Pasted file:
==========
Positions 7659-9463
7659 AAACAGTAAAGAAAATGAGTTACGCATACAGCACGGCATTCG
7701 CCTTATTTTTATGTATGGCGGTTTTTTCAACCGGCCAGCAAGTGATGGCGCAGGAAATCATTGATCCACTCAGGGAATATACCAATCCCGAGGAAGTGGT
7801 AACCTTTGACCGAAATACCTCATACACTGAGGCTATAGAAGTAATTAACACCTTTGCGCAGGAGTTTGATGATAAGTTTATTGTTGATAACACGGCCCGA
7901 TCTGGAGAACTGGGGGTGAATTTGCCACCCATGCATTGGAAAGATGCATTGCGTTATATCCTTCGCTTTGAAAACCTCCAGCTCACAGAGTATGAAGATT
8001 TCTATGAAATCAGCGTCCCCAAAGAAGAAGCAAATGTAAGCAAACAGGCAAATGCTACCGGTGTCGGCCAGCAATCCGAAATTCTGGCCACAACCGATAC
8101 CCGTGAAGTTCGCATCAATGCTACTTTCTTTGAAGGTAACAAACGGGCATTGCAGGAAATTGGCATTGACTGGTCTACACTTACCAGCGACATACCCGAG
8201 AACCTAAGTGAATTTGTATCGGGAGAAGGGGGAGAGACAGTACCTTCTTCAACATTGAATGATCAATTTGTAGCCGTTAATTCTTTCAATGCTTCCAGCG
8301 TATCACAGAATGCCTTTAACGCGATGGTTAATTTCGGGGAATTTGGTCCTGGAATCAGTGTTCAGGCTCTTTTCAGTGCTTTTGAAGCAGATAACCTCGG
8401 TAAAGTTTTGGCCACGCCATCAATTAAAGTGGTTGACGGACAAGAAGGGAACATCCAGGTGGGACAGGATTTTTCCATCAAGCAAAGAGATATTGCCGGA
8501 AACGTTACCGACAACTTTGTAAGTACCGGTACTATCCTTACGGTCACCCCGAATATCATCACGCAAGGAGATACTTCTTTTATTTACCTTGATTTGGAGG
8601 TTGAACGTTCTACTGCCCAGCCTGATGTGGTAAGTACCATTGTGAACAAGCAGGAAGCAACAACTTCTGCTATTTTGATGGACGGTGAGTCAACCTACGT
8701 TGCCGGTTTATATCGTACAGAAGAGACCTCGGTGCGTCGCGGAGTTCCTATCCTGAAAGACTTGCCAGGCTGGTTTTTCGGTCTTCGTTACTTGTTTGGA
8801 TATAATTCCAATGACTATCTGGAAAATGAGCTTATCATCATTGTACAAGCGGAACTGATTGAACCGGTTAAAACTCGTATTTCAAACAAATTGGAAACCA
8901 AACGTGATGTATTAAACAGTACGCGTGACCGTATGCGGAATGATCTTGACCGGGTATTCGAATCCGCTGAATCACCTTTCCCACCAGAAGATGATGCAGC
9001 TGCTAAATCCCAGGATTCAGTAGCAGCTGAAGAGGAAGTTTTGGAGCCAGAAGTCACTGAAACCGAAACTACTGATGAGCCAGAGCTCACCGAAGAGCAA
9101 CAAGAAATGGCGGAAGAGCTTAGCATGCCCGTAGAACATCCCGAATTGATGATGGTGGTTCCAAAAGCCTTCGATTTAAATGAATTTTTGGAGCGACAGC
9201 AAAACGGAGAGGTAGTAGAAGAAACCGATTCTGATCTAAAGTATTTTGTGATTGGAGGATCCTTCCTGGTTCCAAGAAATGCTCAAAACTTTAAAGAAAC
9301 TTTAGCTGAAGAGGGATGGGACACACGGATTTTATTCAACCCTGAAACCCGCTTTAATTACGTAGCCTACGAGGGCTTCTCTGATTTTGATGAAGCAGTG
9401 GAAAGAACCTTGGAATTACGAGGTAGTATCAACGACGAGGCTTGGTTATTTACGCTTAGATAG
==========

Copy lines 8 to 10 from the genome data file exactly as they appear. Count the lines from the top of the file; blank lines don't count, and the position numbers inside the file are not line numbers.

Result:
8201 AACCTAAGTGAATTTGTATCGGGAGAAGGGGGAGAGACAGTACCTTCTTCAACATTGAATGATCAATTTGTAGCCGTTAATTCTTTCAATGCTTCCAGCG
8301 TATCACAGAATGCCTTTAACGCGATGGTTAATTTCGGGGAATTTGGTCCTGGAATCAGTGTTCAGGCTCTTTTCAGTGCTTTTGAAGCAGATAACCTCGG
8401 TAAAGTTTTGGCCACGCCATCAATTAAAGTGGTTGACGGACAAGAAGGGAACATCCAGGTGGGACAGGATTTTTCCATCAAGCAAAGAGATATTGCCGGA